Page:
A blog post I wrote for the Associated Chamber Music Players:

There are a lot of logistical chores that pile up during wedding planning, but when I needed a break from organizing menus, cake decorations and flowers for my nuptials I always returned to my favorite task – planning the music! I was lucky enough to have some stellar musicians among the guests, including the violinist Mark Peskanov, baritone Levi Hernandez, violist Ellen Butters, and three friends I met my freshman year at the Eastman School of Music (sopranos Elizabeth Beers Kataria and Tami Schuch and pianist Luciano Laurentiu).

The ceremony and reception took place in August at a venue in Williamsburg, Brooklyn. Sarathi Ray, my husband, delegated the music planning to me, but approved all selections. I chose pieces that reflected my personal tastes and complemented the Hindu and Jewish elements of the multicultural ceremony, which was officiated by my brother, Gareth Schweitzer. A Moment of Silence, reflecting Quaker traditions, was also integral to the proceedings.

During the prelude, Mark and Ellen serenaded the guests with Mozart’s gorgeous duos for unaccompanied violin and viola, then Mark and Luciano performed the “Meditation” from Thais as everyone took their seats. I’ve always loved Handel, so for the processional I asked Levi to sing “Where’er you walk” from Handel’s Semele. For the Garland Exchange, a part of the Hindu tradition, Tami and Elizabeth performed the Flower Duet from Delibes’ opera Lakmé. After my sister-in-law read the Seven Blessings (part of the Jewish tradition), Tami, Mark and Luciano performed one of Eric Whitacre’s Hebrew Love Songs. And for the recessional, Mark and Luciano performed an instrumental version of the Drinking Song from La Traviata, perfect to dance down the aisle to!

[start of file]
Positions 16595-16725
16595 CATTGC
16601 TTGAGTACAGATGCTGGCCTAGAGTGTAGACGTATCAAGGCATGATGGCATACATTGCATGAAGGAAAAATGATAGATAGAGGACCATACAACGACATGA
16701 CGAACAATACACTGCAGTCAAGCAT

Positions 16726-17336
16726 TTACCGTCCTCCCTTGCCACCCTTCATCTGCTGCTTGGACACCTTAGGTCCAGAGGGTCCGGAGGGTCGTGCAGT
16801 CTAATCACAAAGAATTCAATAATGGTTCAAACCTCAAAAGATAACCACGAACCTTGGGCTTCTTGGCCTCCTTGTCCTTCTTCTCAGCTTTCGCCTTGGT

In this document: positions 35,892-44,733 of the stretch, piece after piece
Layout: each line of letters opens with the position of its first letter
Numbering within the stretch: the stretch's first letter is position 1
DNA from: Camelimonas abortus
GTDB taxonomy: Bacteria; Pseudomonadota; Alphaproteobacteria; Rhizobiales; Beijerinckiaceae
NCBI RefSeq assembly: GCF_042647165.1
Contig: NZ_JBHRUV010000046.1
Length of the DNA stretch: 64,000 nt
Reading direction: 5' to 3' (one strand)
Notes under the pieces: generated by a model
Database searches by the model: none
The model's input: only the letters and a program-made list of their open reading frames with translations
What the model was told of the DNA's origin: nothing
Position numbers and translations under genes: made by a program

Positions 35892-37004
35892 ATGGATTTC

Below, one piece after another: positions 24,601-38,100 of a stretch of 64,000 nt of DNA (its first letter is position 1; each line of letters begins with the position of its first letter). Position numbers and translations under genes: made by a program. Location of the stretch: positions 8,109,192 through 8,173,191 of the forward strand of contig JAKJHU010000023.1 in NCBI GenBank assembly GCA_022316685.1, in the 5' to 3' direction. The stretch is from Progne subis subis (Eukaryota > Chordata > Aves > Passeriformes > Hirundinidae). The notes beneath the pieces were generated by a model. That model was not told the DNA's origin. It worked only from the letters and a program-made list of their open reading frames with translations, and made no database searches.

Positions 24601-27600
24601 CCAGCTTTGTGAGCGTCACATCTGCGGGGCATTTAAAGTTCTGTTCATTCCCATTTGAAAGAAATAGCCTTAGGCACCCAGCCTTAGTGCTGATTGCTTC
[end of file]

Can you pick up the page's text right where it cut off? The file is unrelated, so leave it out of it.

We had a Cuban vibe during cocktail hour, for which I had asked our DJ to play artists such as Ibrahim Ferrer, Omara Portuondo, and the Buena Vista Social Club. While dining we listened to Edith Piaf, Ella Fitzgerald, John Coltrane, and Bille Holiday, as well as live music. Sarathi was born in New York to parents who emigrated in the late 1960s to the U.S from Kolkata, India. After the toasts one of Sarathi’s cousins, Subhra Goswami, a talented singer who lives in Queens, performed a Bengali song by Rabindranath Tagore, an expressive selection that moved some guests to tears. And after dinner, the guests packed the dance floor for disco and 90s club hits!

View article on ACMP website